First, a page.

From there you’re taken through the world of the 23rd century, straight into the mines of Corvan 2 for your first mission as captain of the ship and will spend your last big battle at Starbase One; which we’d seen destroyed on the show, but here we get to see how it was destroyed as the Klingons combat the Federations experimental spore drive with their own attempts at spore tech. Which naturally goes horribly wrong, ruins everything and forces you to fall into a timey wimey bubble that only Temporal Agent Daniels will get you out of.
Thematically, it works. Even if it is just a re-skin of the content and stripped down, is just the same motions you go through in the same setting 200 years later, it fits much better just by circumstance of it’s era and setting.
With Age of Discovery being a package released over time, it’s unfair to judge it all when most of it hasn’t yet been released. But as a bew beginning that lets you start your career in the current iteration of Star Trek, it’s actually a lot of fun.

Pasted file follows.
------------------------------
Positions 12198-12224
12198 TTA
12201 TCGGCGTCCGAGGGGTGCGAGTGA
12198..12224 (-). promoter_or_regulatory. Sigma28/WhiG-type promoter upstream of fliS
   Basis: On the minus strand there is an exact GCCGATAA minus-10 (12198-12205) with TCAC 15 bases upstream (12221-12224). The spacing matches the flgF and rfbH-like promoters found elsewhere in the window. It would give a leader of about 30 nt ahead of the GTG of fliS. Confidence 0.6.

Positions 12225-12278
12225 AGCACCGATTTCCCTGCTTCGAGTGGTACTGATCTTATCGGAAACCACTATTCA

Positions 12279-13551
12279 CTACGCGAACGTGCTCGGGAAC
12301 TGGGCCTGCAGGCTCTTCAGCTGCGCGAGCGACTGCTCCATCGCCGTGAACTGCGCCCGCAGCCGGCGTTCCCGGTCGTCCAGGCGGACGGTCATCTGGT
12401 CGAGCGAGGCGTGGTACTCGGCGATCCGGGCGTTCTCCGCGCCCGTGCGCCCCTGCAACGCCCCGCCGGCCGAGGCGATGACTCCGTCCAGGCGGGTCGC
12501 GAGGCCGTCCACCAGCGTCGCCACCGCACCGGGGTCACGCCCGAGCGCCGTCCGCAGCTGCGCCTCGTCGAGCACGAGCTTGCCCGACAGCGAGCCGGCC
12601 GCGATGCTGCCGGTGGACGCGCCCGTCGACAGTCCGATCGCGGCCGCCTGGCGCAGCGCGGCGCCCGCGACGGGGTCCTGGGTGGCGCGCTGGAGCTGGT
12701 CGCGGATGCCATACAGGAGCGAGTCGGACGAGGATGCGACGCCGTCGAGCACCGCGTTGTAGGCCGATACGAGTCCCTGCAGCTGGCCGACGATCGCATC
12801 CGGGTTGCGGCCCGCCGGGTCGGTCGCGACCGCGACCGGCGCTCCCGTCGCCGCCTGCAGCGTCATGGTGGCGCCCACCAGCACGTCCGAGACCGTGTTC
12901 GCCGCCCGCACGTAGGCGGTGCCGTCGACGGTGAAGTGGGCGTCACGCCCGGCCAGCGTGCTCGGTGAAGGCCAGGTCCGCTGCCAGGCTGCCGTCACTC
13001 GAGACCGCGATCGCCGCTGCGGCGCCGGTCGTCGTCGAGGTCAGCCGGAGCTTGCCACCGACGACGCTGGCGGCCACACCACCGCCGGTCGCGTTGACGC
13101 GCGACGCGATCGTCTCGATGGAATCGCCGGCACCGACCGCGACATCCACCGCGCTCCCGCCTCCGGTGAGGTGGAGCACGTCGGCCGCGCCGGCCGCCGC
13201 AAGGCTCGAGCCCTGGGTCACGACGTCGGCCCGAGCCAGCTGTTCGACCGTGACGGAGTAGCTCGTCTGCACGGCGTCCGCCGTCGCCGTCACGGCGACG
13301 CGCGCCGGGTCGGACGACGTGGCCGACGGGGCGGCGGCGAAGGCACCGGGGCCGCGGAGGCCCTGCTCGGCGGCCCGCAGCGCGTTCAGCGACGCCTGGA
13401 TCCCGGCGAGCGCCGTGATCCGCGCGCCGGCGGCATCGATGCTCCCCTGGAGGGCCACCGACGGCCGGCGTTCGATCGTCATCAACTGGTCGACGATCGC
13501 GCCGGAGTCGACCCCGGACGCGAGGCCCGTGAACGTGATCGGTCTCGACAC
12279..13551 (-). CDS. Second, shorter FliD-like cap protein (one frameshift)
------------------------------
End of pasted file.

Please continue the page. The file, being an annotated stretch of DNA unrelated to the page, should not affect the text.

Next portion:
Age of Discovery is a perfect introduction to Star Trek Online for new players who are fans of Discovery or to veterans who enjoy the style and aesthetics of the new show. Though there’s a long way to go and a lot to be added, leaving it all feeling a touch sparse at times. Though a lot of that emptiness can be forgiven as the team are delivering a slow burner to keep us entertained over a long period instead of watching us race through it all as fast as we can. Which in honesty, is a welcome change that makes sure we’re logging in regularly instead of burning out.
Age of Discovery is live now on both PC and console. Part 2 launches for PC in January while the next console update see’s the Battle of the Binary Stars being added due to the month delay between platform updates.
This article was originally published in it’s full form in SFCQ2 Comms Discover More Edition published January 2019. Members can read the full review by logging into Comms or by downloading their latest copy. If you’re not a member and want to read more or enjoy more of our membership benefits, you can enlist today for free!